The rain begins to fall at 'The Plug Hole', Ladybower Reservoir, Derbyshire, UK
The Ladybower Reservoir is a large Y-shaped reservoir, the lowest of three in the Upper Derwent Valley in Derbyshire, England. The River Ashop flows into the reservoir from the west; the River Derwent flows south, initially through Howden Reservoir, then Derwent Reservoir, and finally through Ladybower Reservoir. Its longest dimension is just over 3 miles, and at the time of construction it was the largest reservoir in Britain.
The water is used primarily for river control and to compensate for the water retained by the upper two dams, but water can also be fed into the drinking water system, however this is unusual as the water must be pumped to treatment works rather than using gravity flow like in the other two reservoirs, increasing costs. The drinking water is treated at Bamford water treatment works by Severn Trent Water. Treated water flows down the Derwent Valley Aqueduct to supply clean water to towns and cities in the East Midlands of England.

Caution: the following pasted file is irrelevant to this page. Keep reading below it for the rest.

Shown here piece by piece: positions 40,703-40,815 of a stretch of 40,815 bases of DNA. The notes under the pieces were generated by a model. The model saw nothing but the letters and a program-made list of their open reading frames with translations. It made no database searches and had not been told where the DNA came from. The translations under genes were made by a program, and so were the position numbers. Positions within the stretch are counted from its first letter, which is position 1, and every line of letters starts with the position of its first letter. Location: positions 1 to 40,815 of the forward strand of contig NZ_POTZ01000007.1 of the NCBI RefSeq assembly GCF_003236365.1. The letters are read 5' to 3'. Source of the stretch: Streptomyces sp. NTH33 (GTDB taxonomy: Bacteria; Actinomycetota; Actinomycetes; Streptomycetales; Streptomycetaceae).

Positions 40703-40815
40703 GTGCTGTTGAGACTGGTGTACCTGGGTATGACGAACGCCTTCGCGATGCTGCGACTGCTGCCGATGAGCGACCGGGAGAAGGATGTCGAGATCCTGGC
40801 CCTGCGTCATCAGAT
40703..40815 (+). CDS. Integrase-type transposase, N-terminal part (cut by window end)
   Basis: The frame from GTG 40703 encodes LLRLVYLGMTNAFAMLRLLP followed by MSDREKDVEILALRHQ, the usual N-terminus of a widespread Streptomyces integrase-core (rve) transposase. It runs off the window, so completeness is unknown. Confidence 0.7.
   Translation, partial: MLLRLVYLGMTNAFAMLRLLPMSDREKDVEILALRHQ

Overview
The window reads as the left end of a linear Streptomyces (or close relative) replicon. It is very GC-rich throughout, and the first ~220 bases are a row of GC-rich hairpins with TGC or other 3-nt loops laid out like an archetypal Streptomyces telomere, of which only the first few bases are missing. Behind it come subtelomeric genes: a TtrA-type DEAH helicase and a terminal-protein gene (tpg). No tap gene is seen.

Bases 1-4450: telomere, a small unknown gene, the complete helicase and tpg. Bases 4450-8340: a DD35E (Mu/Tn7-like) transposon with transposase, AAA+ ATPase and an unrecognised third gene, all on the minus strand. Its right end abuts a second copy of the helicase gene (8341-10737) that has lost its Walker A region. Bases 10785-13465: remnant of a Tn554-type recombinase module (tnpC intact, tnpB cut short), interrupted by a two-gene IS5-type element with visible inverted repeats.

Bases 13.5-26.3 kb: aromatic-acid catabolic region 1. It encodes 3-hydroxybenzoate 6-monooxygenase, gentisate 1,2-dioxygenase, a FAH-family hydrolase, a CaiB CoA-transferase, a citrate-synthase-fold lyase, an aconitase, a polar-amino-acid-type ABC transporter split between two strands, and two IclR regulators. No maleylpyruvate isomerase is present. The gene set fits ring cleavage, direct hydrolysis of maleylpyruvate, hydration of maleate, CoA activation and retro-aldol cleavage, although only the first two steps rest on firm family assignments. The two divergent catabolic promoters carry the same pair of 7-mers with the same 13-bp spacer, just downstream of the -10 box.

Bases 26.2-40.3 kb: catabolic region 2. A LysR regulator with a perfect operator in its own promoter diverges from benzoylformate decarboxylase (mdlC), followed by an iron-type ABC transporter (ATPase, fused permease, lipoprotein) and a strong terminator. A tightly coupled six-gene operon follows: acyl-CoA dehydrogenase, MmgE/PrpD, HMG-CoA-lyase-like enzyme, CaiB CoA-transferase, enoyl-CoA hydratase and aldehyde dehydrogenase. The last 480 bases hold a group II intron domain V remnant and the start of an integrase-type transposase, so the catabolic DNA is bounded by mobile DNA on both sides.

The building of the reservoir resulted in the 'drowning' of the villages of Derwent and Ashopton (including Derwent Woodlands church and Derwent Hall). Much of the structure of the village was still visible during a dry summer some fourteen years later, especially the church clock tower, however this has since been dismantled.
The area is now a popular tourist location, with the Fairholmes visitors' centre located at the northern tip of Ladybower.
The Ladybower Dam was built between 1935 and 1943, and took a further two years to fill (1945). The building of the dam wall was undertaken by the Scottish company of Richard Baillie and Sons. The two viaducts, Ashopton and Ladybower, needed to carry the trunk roads over the reservoir, were built by the London firm of Holloways, using a steel frame clad in concrete. Both firms encountered mounting problems when World War Two broke out in 1939 making labour and raw materials scarce. The opening ceremony for the reservoir was carried out on Tuesday September 25th 1945 by King George VI accompanied by Queen Elizabeth, later to become the Queen Mother.
During the 1990s the wall was raised and strengthened to reduce the risk of 'over-topping' in a major flood.
The dam's design is peculiar in having two totally enclosed bellmouth overflows (locally named the 'plugholes') at the side of the wall. The easterly overflow originally had a walkway around it but this was dismantled many years ago.
(Thanks to Kraigsta for the description).
Featured in "Momentum Magazine" (Canada) No. 38; (www.momentumplanet.com)